February 9, 2016
In the winter when it's too cold to garden I usually look over garden catalogs and read books about landscape plants. I just finished reading a book about the gardening life of Beatrix Potter and it was very inspirational.
In the last few years I've learned that the beloved children's author Beatrix Potter was also an accomplished botanist. Although she lacked scientific training or formal acknowledgement, Beatrix was well-studied in plants, especially fungi. She is considered one of the first people to provide evidence of the symbiotic relationship of algae and fungi in lichens. This gave me a whole new appreciation for the author of "The Tale of Peter Rabbit."
So I was thrilled last month when the Orange County Master Gardeners gave me the book "Beatrix Potter's Gardening Life," by Marta McDowell. This book beautifully describes the Victorian author's life in the Lake District of northwest England and her transition from young botanist, to children's book author and illustrator, to impressive horticulturist.
It is heavy with her botanical illustrations, paintings, and photographs of her gardens. My favorite was a watercolor of a white blooming orchid cactus; it looks just like the Epiphyllum cacti that Master Gardeners are always passing along. There is a description of her estate, Hilltop, through the seasons and a sampling of her letters that act as gardening notes.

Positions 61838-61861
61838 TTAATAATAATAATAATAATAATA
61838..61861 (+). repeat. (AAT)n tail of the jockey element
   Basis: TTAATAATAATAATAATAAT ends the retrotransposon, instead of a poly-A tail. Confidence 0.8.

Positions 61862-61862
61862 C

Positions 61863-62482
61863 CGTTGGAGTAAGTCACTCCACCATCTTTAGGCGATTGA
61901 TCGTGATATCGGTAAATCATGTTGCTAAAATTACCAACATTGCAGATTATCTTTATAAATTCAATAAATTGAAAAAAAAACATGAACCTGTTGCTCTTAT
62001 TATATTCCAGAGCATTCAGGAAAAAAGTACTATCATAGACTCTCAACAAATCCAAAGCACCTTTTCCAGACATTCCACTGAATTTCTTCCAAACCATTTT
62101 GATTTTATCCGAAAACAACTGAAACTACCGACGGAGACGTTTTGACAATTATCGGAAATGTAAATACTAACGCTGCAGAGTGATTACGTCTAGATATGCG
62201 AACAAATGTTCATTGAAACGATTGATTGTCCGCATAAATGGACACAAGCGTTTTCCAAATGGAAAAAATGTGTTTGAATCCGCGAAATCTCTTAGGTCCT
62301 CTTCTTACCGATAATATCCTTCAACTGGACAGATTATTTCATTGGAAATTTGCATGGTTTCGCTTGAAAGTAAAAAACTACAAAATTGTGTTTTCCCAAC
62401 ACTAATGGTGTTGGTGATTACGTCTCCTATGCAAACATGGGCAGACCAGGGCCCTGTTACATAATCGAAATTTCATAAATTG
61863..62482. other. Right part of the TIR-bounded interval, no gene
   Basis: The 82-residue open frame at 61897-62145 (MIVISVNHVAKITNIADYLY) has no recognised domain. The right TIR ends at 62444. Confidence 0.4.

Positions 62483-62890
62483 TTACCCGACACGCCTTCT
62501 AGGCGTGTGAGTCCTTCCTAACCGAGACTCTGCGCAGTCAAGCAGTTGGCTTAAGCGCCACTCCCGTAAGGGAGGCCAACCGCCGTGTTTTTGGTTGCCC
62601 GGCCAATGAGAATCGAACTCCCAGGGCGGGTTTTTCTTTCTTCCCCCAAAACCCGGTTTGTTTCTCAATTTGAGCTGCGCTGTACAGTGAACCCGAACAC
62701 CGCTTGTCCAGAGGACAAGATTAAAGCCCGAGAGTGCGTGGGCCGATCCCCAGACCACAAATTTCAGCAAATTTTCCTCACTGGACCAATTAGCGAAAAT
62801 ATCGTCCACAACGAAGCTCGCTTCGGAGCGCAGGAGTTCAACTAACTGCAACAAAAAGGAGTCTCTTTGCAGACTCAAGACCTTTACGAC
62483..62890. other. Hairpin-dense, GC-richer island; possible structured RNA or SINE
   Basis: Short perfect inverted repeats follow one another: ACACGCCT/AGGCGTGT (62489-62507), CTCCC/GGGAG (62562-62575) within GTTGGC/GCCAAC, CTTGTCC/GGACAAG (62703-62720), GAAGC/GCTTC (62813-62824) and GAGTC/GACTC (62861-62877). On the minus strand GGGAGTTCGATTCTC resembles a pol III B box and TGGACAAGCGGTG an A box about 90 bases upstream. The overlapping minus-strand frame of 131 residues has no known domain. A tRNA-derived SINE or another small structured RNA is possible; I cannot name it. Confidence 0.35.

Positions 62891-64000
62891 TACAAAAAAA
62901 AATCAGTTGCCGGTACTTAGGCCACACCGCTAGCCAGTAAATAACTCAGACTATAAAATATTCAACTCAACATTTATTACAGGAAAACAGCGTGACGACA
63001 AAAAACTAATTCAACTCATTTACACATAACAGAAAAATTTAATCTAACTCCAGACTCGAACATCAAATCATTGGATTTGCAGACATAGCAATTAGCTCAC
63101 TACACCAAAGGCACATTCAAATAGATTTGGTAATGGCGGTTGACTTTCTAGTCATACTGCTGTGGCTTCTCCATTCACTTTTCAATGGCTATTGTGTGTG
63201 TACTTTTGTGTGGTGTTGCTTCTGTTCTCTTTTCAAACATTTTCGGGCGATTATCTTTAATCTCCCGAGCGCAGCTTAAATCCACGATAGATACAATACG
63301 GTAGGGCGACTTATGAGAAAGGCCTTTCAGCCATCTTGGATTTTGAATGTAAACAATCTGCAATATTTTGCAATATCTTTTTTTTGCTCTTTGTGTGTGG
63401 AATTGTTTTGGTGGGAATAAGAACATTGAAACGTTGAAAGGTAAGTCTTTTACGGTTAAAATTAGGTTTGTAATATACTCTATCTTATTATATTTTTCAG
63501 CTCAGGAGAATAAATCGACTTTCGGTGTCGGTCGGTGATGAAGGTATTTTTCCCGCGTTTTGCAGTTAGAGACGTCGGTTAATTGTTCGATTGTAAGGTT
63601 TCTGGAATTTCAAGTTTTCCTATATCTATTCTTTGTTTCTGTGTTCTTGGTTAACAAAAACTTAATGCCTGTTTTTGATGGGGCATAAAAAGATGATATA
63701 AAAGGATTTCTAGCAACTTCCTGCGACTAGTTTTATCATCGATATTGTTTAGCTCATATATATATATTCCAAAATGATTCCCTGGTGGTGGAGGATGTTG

Potter's love for flowers, gardens, and garden creatures is evident in her books, and from this accounting we can see where she derived her inspiration. The descriptions inspired me to think about new plantings in my own yard and will probably inspire you as well. (Spoiler alert, she used wire fencing to keep the rabbits out of her perennials.)
Wherever you get your inspiration, know that spring is just a few weeks away for most of us and it's time to plan for the planting.
-- Wendy Wilber